The junior doctor contract? It is #timetovote

This junior doctor contract dispute has been built on a lattice of hashtags; #iminworkjeremy, #weneedtotalkaboutjeremy, #moetmedic, #timetolisten, #timetotalk.
Now it’s #timetovote.

The referendum on the new junior doctor contract opens this week: we as a body of professionals need to decide what it is we have been fighting for.

Was it the least worst contract we could squeeze from the nightmare we started with?

Or was it safe, fair and equal working conditions for junior doctors for the next generation?

The problem is it’s really not as simple as that. A vote No won’t automatically give you opportunity to renegotiate. A vote Yes won’t automatically mean the contract as it is now will work as you want it. We’ve covered this before.

So consider the work you are willing to put in.

And consider what is happening still with the NHS.

Despite a national news hiatus on this topic, local news picked up Jeremy many times last week;

In the Yorkshire Post Mr Hunt claimed the contract was a good one, and he hoped doctors would listen to the BMA JDC head, Johann Malawana. After a year of being told the BMA ‘misled’ us, now Jeremy tells us the opposite.

Then in a speech just as the contract was published, Jeremy Hunt claimed the NHS needed to go on a ‘ten year diet’, completely ignoring the gaping holes in service and funding that this government have created.

Lastly, this story in the Birmingham Mail. Jeremy Hunt defends cutting 450 clinical jobs from West Birmingham Hospital Trust because ‘some of the safest hospitals in the world actually had a relatively low number of staff’. One of the most ludicrous collection of statements in a spectacular career of lies and spin about the NHS. It’s worth ripping through this.

-“… after Mid Staffs …some trusts understandably staffed up very quickly…But in too many cases they did that by recruiting agency staff.” No- the substantive budget requests for staff were refused by no.10, as detailed in this PAC report, meaning hospitals had to hire temporary workers to make sure wards were staffed. Both the staff crisis and the agency overspend were the fault of government, not trusts.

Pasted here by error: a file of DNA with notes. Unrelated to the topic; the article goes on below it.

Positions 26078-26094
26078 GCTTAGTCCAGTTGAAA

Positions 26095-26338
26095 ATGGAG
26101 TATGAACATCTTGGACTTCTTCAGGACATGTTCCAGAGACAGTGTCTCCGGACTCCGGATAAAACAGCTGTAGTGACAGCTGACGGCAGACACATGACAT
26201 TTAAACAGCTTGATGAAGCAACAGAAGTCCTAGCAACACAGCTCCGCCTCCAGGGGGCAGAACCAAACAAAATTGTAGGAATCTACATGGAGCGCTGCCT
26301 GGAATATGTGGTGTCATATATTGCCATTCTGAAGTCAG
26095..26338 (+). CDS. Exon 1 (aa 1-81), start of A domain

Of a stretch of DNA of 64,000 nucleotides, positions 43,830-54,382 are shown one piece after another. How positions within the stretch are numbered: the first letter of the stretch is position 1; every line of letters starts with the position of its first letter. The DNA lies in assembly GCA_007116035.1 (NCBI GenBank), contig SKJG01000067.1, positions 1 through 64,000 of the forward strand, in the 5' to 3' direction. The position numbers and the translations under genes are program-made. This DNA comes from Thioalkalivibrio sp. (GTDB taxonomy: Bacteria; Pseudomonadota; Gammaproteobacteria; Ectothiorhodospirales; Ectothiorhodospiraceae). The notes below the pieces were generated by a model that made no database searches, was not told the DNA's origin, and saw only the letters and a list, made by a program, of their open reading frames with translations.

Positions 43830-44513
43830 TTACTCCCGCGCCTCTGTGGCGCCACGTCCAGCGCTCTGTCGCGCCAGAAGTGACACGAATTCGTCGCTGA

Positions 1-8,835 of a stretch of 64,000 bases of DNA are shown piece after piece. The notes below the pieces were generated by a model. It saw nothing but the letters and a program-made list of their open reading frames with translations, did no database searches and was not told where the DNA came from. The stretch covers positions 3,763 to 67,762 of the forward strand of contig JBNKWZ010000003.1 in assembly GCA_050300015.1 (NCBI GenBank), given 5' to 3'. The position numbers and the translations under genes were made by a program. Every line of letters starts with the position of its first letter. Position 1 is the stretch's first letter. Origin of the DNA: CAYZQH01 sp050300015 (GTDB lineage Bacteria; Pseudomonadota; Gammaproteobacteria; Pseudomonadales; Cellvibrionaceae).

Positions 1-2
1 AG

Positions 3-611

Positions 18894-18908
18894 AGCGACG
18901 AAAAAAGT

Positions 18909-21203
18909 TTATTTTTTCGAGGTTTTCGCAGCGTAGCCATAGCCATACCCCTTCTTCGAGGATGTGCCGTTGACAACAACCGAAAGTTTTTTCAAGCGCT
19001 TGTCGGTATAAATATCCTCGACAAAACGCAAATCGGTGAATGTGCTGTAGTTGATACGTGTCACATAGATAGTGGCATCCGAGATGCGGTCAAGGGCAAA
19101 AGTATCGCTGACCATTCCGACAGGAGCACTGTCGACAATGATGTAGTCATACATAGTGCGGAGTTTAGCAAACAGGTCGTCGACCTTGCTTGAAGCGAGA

-“Virginia Mason in Seattle, which is held up as a beacon in terms of safe care globally, actually has relatively low [staff] ratio”. No- Virginia mason has 480 doctors for 330 beds (1.45 doctors/bed)  the NHS has 110,000 hospital doctors to 150,000 beds (0.73 doctors/bed).

-“What they do is ensure that 90 per cent of nurses’ time is spent with patients. Not filling out forms or dealing with bureaucracy in the system,”. No- there are no studies looking at safety and paperwork, but plenty looking at nursing levels and finding a direct correlation with survival, for example in stroke.
Lastly this week again Virgin Healthcare was granted a huge NHS community project in Kent worth £126 million. The CCGs made the pick because it was cheaper, but acknowledged quality was poorer. NHS improvement meanwhile have covered themselves in glory by redefining ‘safe staffing’ despite explicitly promising not to.

The direction of travel in the NHS is clear: reducing costs by cutting quality and safety, and privatising the rest, while spinning a story to the public miles from reality. Bear that in mind.

Now I campaigned for a contract that was safe for doctors and patients, fair to our diverse workforce, and protected working conditions in a future NHS that will be very difficult indeed.
Is this contract safe? On paper yes – the new safeguards reduce runs of shifts and provide a system that could both address individual overworked doctors and collect data on understaffed rotas for the first time. But in practice? In practice there has been no groundwork laid for the expanded roles of educational supervisors, no realistic investment in the Guardian role in many trusts, and the financial pressures on hospitals right now are mounting. I simply cannot see hospitals having the will, the manpower or investing the resources to make this work. The old banding system was difficult enough- some trusts actively hid hours monitoring data, and flat out refused to sort out rotas that breached safe working. But where it did function, speaking from personal experience, it worked very well and effectively.